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Breast Engorgement - Topic Overview

You can prevent breast engorgement by closely managing the milk your breasts make and keeping milk moving out of your breasts. During your body's first week or two of adjusting to breast-feeding, take care not to let your breasts become overfilled.

  • Breast-feed your baby whenever he or she shows signs of hunger. If your breasts are hard and overfilled, let out (express) enough to soften your nipples before putting your baby to the breast.
  • Make sure that your baby is latching on and feeding well.
  • Empty your breasts with each feeding. This will help your milk move freely, and your milk supply will stay at the level your baby needs.

If you have any concerns or questions, this is a good time to work with a lactation consultant, someone who helps mothers learn to breast-feed.

Breast engorgement is diagnosed based on symptoms alone. No exams or tests are needed.

A few days after your milk comes in, your milk supply should adjust to your baby's needs. You can expect relief from the first normal engorgement within 12 to 24 hours (or in 1 to 5 days if you are not breast-feeding). Your symptoms should disappear within a few days. If not, or if your breasts do not soften after a feeding, start home treatment right away.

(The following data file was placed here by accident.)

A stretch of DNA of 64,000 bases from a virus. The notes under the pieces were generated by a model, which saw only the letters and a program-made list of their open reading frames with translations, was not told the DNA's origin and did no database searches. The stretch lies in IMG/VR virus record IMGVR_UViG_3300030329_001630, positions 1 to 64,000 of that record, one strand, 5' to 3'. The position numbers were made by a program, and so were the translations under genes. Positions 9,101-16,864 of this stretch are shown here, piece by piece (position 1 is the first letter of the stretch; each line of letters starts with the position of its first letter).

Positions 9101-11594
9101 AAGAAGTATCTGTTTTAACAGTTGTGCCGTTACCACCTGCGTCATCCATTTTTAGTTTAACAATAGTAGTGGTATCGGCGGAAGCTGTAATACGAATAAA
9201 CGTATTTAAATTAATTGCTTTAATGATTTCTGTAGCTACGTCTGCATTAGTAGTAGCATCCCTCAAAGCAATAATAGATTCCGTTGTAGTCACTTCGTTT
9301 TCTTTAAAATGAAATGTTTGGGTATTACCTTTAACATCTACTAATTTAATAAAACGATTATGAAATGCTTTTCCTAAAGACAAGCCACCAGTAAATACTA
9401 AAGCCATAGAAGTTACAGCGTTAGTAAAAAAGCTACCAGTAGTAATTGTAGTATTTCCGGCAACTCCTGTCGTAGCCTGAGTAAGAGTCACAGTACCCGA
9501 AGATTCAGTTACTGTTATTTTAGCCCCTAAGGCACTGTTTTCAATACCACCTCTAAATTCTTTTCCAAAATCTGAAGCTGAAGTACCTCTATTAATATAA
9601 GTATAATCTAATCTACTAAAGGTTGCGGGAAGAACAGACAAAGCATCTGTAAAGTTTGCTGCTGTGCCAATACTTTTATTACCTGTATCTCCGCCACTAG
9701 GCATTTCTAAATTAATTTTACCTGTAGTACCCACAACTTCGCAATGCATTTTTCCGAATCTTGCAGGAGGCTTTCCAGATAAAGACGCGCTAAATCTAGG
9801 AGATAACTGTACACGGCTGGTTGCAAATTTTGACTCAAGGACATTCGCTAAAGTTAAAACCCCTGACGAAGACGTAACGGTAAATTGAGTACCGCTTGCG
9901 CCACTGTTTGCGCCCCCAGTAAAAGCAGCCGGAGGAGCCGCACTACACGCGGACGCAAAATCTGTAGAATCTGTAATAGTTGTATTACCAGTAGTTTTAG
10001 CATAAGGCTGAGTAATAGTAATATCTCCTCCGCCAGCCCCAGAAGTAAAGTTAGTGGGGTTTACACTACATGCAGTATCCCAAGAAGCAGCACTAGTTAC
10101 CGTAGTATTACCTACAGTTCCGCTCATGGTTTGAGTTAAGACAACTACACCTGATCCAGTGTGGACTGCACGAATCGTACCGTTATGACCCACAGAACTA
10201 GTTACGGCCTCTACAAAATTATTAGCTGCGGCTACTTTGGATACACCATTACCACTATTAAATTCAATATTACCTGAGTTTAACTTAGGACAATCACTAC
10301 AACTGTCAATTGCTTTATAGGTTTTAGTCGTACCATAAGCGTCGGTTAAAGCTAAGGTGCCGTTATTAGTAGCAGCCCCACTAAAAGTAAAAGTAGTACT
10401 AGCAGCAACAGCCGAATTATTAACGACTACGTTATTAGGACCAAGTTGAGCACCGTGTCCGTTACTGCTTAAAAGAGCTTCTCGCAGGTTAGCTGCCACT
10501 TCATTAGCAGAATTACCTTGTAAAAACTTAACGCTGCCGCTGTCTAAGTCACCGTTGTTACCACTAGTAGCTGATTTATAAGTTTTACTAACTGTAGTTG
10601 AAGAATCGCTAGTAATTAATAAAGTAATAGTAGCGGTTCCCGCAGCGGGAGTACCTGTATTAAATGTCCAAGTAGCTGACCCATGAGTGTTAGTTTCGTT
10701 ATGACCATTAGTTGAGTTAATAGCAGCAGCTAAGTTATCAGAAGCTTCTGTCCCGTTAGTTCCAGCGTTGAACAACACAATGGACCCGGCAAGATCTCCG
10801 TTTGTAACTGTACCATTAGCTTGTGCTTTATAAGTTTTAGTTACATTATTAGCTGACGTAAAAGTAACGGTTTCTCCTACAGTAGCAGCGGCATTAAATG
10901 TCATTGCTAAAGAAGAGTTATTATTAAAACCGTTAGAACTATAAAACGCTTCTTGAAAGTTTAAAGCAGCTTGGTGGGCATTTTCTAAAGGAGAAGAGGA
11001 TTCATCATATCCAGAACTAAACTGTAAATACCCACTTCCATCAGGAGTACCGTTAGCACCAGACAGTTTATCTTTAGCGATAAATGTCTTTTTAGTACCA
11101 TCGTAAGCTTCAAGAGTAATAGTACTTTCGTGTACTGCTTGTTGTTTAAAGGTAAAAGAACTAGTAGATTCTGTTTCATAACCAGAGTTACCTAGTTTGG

To reduce pain and swelling, take ibuprofen (such as Advil or Motrin), apply ice or cold compresses, and wear a supportive nursing bra that is not too tight. Before you take any kind of medicine, ask your doctor if it is safe for you to use it while you are breast-feeding.

To soften your breasts before feedings, apply heat, massage gently, and use your hands camera.gif or use a pump to let out (express) a small amount of milk from both breasts.

If your baby can't feed well or at all (such as during an illness), be sure to gently pump enough to empty each breast. You can store or freeze the breast milk for later use.

If your breasts still feel uncomfortable after nursing, apply cool compresses.

If you are not breast-feeding, avoid stimulating the nipples or warming the breasts. Instead, apply cold packs, use medicine for pain and inflammation, and wear a supportive bra that fits well.

Learning about breast engorgement:

Being diagnosed:

Getting treatment:

Ongoing concerns:

WebMD Medical Reference from Healthwise

Last Updated: April 30, 2013
This information is not intended to replace the advice of a doctor. Healthwise disclaims any liability for the decisions you make based on this information.
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